He stressed that the group did not classify glyphosate as definitely causing cancer:

“We looked at, ‘Is there evidence that glyphosate causes cancer?’ and the answer is ‘probably.’ That is different than yes… It is different than smoking and lung cancer. We don’t say smoking probably causes cancer. We say it does cause cancer. At one point we weren’t sure, but now we are.”

Glyphosate is the active ingredient in Monsanto’s Roundup herbicide, which was primarily responsible $5.1 billion of Monsanto’s revenues in 2014.  The herbicide is also used to support Monsanto’s Roundup Ready crops, which comprise the vast bulk of the balance of its revenue stream. Unsurprisingly, Monsanto has wasted no time in trying to rubbish the WHO findings. The work of cancer specialists from 11 countries was speedily dismissed by Monsanto. In a press release, the company argued the findings are based on ‘junk’ science and cherry picking and are agenda driven.


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Emails Reveal Coziness Between Koch Lobbyists and Regulators

Emails Reveal Coziness Between Koch Lobbyists and Regulators

The close ties between corporate interests and the regulators who are supposed to police them contributes, many argue, to fundamentally lax oversight.

Emails I recently obtained through a records request show how cozy a Koch Industries lobbyist is with officials at the Commodities Futures Trading Commission, the primary regulator for derivatives and commodity trading.

Though Koch Industries is better known for using its considerable political machine to promote fossil fuel industry priorities and tax cuts for the wealthy, the company also has a major stake in the financial markets via its business unit devoted to commodity speculation. Notably, the very first oil-indexed price swap was pioneered by a Koch trader in 1986, and the infamous “Enron Loophole” that deregulated the trading of credit default swaps was engineered by a lobbying team that included two Koch lobbyists.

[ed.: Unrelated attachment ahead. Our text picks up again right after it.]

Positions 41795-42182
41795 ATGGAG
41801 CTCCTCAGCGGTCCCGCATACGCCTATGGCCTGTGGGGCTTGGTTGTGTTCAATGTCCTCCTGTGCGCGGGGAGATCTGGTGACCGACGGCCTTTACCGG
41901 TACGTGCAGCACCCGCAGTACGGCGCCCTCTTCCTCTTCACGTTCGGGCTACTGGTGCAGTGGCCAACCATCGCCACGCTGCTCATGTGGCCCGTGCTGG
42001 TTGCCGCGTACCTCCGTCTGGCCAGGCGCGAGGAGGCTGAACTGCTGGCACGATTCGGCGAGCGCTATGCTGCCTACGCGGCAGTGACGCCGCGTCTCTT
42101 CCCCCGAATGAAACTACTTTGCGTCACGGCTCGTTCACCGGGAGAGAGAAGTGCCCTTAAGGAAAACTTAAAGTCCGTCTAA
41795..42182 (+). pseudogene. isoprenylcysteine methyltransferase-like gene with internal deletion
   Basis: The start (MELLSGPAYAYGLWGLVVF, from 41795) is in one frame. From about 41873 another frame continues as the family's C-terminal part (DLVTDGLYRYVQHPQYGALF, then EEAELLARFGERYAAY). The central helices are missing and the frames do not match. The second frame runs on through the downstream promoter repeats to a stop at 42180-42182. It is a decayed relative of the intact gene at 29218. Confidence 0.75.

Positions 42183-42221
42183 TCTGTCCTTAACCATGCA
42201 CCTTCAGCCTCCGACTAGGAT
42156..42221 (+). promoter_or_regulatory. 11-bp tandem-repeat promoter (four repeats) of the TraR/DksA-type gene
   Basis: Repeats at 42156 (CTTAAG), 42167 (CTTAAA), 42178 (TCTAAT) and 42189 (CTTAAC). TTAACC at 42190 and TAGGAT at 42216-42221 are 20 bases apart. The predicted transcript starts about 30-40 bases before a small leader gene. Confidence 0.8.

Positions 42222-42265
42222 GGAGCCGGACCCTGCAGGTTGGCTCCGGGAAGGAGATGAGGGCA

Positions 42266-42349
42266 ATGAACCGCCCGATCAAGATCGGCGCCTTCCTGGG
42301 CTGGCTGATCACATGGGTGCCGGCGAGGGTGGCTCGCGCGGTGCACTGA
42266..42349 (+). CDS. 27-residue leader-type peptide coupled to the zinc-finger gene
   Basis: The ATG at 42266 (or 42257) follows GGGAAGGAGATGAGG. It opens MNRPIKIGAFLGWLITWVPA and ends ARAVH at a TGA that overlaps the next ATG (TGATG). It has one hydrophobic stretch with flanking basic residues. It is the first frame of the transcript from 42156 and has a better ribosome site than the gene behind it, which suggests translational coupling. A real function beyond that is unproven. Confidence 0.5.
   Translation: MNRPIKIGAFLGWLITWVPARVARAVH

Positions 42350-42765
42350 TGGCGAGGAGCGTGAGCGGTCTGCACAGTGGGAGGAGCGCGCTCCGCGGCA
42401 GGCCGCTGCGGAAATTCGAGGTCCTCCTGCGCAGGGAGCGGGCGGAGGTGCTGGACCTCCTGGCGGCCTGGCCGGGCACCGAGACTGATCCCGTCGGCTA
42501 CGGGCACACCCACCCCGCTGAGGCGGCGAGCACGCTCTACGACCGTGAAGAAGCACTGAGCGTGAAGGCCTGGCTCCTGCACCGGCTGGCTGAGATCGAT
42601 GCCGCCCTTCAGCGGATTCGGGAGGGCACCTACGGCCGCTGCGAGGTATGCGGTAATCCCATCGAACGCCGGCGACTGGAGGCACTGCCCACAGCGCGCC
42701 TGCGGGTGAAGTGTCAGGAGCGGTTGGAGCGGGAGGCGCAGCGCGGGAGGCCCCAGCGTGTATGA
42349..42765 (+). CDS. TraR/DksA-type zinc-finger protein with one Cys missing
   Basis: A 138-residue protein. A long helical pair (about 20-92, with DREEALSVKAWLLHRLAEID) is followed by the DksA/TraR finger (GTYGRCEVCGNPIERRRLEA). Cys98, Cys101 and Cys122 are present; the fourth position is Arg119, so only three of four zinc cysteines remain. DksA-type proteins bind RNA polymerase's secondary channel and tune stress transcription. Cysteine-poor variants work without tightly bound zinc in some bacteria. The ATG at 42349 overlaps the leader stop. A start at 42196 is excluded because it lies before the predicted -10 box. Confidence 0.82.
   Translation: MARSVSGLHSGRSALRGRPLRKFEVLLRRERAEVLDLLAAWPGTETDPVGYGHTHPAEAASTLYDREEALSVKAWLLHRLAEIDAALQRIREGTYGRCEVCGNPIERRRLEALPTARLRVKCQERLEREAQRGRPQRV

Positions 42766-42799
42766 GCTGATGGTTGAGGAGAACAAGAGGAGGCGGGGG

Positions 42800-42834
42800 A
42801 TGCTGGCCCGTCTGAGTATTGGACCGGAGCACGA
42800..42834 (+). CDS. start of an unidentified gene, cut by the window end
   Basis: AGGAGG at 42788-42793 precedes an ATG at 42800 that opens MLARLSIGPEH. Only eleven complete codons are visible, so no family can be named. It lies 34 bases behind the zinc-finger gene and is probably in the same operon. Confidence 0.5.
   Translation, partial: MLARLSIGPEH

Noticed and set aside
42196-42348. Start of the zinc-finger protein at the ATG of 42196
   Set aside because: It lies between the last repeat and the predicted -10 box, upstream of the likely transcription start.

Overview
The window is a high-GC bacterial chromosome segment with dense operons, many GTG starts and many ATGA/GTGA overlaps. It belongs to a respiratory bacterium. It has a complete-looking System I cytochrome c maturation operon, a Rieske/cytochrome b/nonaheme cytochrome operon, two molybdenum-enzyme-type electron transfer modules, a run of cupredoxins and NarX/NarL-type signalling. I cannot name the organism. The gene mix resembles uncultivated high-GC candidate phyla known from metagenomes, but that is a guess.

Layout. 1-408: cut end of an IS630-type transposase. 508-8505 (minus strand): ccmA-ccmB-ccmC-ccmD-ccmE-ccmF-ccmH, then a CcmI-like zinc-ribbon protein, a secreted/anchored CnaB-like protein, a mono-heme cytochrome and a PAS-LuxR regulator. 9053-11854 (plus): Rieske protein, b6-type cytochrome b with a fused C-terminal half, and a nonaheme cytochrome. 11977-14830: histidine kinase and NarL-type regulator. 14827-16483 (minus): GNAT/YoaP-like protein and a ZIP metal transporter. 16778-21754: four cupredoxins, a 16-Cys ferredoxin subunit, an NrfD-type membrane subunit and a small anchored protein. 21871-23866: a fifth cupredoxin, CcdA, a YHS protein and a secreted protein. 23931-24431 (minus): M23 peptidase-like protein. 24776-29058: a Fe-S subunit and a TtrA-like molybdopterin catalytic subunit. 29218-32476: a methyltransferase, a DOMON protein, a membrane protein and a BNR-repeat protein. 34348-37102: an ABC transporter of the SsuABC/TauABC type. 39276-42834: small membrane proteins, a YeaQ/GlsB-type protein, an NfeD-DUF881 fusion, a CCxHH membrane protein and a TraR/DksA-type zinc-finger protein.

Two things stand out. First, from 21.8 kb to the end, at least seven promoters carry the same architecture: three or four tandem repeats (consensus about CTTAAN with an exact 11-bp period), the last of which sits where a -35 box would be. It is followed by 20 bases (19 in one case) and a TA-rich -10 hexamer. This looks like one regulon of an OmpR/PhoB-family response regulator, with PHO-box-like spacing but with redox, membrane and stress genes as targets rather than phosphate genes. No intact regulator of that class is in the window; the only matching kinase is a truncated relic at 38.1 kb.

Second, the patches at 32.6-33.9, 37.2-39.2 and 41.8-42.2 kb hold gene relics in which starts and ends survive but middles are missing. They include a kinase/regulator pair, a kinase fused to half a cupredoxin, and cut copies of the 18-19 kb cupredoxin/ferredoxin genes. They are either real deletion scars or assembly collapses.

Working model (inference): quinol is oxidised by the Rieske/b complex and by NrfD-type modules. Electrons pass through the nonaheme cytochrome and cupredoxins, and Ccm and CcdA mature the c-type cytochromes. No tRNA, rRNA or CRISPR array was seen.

The recent lobbying campaign around derivatives is already paying off. As Zach Carter of the Huffington Post reported, the House of Representatives on Tuesday passed a major regulatory roll-back supported by Wall Street banks and the Kochs. The legislation would affect the post-financial crisis reforms designed to rein in the global derivatives market.

Just as Citigroup lobbyists authored their own deregulation bills in Congress, the Koch emails reveal just how comfortable the regulators and the lobbyists who curry their favor feel with each other, even as the latter are besieging the former with information and pressure that benefits their very rich clients.

Gregory Zerzan, a former Treasury Department official during the George W. Bush administration, went on to work for the International Swaps and Derivatives Association before becoming a Koch lobbyist.